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VR tech to revolutionize commercial driver training

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Serious Labs seems to have found a way from tragedy to triumph? The Edmonton-based firm designs and manufactures virtual reality simulators to standardize training programs for operators of heavy equipment such as aerial lifts, cranes, forklifts, and commercial trucks. These simulators enable operators to acquire and practice operational skills for the job safety and efficiency in a risk-free virtual environment so they can work more safely and efficiently.

The 2018 Humboldt bus catastrophe sent shock waves across the industry. The tragedy highlighted the need for standardized commercial driver training and testing. It also contributed to the acceleration of the federal government implementing a Mandatory Entry-Level Training (MELT) program for Class 1 & 2 drivers currently being adopted across Canada. MELT is a much more rigorous standard that promotes safety and in-depth practice for new drivers.

Enter Serious Labs. By proposing to harness the power of virtual reality (VR), Serious Labs has earned considerable funding to develop a VR commercial truck driving simulator.

The Government of Alberta has awarded $1 million, and Emissions Reduction Alberta (ERA) is contributing an additional $2 million for the simulator development. Commercial deployment is estimated to begin in 2024, with the simulator to be made available across Canada and the United States, and with the Alberta Motor Transport Association (AMTA) helping to provide simulator tests to certify that driver trainees have attained the appropriate standard. West Tech Report recently took the opportunity to chat with Serious Labs CEO, Jim Colvin, about the environmental and labour benefits of VR Driver Training, as well as the unique way that Colvin went from angel investor to CEO of the company.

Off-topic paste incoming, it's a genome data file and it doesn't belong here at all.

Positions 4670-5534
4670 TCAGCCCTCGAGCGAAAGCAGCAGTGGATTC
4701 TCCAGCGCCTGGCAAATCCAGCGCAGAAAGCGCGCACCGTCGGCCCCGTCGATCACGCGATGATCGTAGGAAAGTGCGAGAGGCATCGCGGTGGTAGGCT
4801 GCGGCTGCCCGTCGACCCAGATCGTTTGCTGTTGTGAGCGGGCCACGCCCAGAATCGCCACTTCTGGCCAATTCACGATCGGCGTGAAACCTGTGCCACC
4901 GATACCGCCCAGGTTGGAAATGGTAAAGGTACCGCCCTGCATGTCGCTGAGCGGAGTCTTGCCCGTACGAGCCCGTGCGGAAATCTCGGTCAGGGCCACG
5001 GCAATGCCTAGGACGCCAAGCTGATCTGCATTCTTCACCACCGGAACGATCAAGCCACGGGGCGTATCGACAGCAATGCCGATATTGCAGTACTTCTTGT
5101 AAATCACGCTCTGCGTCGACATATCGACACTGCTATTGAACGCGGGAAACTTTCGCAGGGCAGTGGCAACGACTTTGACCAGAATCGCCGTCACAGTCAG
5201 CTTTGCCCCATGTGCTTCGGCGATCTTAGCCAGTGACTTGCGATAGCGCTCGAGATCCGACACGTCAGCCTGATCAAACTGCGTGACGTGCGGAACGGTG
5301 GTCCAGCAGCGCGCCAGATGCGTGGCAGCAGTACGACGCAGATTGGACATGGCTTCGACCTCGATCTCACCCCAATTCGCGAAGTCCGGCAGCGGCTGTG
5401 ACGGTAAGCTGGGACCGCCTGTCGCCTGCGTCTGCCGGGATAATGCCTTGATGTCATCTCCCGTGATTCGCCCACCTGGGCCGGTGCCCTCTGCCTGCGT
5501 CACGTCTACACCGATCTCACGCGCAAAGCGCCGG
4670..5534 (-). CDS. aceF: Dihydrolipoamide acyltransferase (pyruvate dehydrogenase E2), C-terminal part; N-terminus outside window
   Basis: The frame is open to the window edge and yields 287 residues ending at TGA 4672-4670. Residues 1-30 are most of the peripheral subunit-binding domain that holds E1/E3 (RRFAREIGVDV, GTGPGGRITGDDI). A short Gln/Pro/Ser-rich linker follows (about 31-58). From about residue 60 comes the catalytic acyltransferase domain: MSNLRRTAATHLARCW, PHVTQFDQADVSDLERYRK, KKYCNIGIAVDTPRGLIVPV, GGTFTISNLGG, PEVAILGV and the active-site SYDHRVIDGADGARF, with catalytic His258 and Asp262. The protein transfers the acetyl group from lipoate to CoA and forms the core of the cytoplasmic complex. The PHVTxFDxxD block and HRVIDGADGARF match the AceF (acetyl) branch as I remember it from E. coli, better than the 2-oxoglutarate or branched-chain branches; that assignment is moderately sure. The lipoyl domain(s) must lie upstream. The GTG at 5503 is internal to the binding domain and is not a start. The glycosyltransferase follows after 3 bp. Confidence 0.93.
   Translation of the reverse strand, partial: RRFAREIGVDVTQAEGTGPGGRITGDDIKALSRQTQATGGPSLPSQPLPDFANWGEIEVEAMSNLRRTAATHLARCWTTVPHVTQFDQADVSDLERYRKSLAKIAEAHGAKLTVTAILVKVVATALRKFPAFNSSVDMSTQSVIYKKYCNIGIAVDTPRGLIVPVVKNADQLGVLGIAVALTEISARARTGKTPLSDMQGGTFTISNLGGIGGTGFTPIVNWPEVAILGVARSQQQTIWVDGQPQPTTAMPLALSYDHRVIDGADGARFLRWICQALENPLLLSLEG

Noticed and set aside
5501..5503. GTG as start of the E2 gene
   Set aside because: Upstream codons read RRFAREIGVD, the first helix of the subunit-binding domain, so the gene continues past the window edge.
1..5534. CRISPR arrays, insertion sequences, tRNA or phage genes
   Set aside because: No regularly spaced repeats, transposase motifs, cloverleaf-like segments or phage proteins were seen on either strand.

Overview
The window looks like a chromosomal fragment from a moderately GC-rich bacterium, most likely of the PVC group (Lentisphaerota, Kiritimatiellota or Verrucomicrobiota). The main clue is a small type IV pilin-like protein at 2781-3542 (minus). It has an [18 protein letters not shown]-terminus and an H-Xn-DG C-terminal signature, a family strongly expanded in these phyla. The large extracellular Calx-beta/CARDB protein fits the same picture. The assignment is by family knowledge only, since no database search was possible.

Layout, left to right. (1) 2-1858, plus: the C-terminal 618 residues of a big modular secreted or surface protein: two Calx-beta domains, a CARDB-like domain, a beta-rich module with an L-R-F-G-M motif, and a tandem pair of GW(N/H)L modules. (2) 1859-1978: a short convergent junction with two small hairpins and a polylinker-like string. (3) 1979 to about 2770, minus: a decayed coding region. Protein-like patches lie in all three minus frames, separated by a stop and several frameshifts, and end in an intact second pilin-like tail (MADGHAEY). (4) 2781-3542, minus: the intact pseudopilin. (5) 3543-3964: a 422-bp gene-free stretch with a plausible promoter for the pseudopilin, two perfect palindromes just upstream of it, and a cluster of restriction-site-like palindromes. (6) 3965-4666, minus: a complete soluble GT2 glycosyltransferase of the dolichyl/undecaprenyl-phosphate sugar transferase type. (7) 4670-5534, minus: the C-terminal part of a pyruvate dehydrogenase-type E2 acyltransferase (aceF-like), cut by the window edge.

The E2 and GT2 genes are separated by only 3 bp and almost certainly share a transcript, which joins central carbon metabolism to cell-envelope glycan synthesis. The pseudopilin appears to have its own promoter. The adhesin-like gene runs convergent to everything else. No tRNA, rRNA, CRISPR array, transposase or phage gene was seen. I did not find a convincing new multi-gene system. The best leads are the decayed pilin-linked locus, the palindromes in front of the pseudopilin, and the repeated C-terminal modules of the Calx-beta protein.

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Next-Gen Tech Company Pops on New Cover Detection Test

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While the world comes out of the initial stages of the pandemic, COVID-19 will be continue to be a threat for some time to come. Companies, such as Zen Graphene, are working on ways to detect the virus and its variants and are on the forefronts of technology.

Nanotechnology firm ZEN Graphene Solutions Ltd. (TSX-Venture:ZEN) (OTCPK:ZENYF), is working to develop technology to help detect the COVID-19 virus and its variants. The firm signed an exclusive agreement with McMaster University to be the global commercializing partner for a newly developed aptamer-based, SARS-CoV-2 rapid detection technology.

This patent-pending technology uses clinical samples from patients and was funded by the Canadian Institutes of Health Research. The test is considered extremely accurate, scalable, saliva-based, affordable, and provides results in under 10 minutes.

Shares were trading up over 5% to $3.07 in early afternoon trade.